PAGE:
Kelly to defend school reforms

Click to follow
The Independent Online

The Education Secretary Ruth Kelly will defend her controversial plans for school reforms today.

Ms Kelly will set out what she sees as the practical benefits to schools of the Government's White Paper as she visits a school in Essex that hopes to be one of the first to take up the plans.

Thorpe Bay School in Southend-on-Sea has agreed to work with a local college to become an "independent" trust school as proposed in the White Paper.

The minister will announce further details of the arrangement amid the continuing opposition to the plans from a group of around 100 Labour backbenchers and senior party figures.

Critics of the White Paper - including former Labour leader Lord Kinnock and Deputy Prime Minister John Prescott - argue that the new trust schools will have too much freedom and could exclude children from the poorest homes.

A spokesman for the department for Education said: "Our proposals are about building a school system that helps every pupil, including the most deprived.

"Thorpe Bay School has recently come out of special measures under the strong leadership of a forward thinking head teacher."

Now it wants to take "the next steps forward to further improvement", the spokesman said.

Last night, the Government's hopes of reaching a compromise on the White Paper were dented when it emerged that a committee of MPs were split on the issue.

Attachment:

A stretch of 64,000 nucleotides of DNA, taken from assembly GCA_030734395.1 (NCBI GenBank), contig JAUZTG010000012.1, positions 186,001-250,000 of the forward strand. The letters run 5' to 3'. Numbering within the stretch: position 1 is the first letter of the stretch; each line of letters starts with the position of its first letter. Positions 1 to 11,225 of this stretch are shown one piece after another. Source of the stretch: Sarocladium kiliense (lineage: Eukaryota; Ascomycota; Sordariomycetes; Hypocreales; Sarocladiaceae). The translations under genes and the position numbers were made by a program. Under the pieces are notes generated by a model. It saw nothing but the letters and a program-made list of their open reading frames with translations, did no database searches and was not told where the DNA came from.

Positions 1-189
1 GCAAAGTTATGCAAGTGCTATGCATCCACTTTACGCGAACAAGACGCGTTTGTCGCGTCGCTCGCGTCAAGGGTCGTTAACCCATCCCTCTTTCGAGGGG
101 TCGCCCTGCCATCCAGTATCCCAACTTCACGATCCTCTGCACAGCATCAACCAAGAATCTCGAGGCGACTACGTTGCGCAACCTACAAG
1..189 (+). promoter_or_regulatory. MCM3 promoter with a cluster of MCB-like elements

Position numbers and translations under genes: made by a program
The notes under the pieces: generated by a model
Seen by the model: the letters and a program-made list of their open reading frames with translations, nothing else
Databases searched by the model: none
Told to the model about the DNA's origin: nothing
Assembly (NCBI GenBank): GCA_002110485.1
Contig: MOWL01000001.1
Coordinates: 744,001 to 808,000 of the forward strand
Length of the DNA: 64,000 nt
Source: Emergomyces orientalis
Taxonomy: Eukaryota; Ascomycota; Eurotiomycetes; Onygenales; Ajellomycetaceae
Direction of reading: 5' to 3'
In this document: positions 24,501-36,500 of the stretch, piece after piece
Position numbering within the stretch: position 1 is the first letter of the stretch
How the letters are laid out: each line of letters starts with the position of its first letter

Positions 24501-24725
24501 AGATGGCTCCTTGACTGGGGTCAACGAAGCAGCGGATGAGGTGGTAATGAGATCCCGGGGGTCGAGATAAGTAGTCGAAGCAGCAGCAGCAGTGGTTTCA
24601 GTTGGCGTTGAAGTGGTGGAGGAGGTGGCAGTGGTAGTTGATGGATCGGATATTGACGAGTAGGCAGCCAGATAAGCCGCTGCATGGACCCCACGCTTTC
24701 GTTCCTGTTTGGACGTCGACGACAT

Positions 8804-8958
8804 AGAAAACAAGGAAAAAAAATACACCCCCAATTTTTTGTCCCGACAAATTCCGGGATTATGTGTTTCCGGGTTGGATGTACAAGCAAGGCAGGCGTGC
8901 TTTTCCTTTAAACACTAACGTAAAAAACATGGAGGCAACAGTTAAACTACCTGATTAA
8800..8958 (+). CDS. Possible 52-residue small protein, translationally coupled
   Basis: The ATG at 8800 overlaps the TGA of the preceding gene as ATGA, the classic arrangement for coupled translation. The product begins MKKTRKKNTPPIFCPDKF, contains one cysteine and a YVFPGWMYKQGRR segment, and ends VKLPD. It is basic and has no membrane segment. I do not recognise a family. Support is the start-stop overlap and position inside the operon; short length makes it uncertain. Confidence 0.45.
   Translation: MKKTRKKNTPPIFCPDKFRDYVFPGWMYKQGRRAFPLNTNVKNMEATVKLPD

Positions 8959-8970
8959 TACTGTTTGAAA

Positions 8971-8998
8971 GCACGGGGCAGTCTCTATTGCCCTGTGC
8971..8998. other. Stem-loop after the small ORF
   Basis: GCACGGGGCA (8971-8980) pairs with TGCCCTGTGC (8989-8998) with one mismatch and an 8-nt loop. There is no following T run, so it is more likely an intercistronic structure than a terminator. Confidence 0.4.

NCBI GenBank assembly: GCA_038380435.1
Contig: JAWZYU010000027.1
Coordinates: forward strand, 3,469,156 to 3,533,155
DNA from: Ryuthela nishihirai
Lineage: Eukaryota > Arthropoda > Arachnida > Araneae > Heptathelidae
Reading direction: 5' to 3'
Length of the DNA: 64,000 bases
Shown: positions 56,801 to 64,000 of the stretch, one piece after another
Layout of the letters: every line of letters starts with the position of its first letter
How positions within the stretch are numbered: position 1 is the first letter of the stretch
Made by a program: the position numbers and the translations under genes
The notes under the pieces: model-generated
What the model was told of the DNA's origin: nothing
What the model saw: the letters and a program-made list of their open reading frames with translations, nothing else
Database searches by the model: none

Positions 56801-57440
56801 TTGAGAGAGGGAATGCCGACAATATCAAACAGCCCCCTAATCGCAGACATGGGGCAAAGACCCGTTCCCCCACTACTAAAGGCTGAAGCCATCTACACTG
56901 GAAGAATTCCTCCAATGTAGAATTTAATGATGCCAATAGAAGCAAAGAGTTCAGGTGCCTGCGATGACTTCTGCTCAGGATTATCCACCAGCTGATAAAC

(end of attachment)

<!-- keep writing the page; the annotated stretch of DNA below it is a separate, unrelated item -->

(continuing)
Labour and Conservative members of the Commons education select committee failed to reach agreement after their enquiry into the White Paper proposals.

The Labour dominated committee will issue a report tomorrow (Friday) criticising key elements of the reforms and call for more safeguards to stop schools turning their backs on pupils from poor families.

But Conservative MPs have drawn up their own rival report, backing the Government's plans.

Published in October, the White Paper sets out plans to allow every school in England to become a trust school, which would give them freedom to run their own affairs, own their land and assets, and set their own admissions policies.

Trust schools will be backed by businesses, faith groups and parents organisations, who will have a major say in the way the school is run under the plan.

Critics of the White Paper have warned that giving state schools so much more freedom from local authority control would lead to more academic selection.

Children from the poorest families would miss out as ambitious and educated middle class parents play the system to get their children into the best schools, the opponents argued.

Both Tony Blair and his Education Secretary have dismissed these suggestions and stressed that Labour changed the law to stop any schools from selecting more pupils on their academic ability.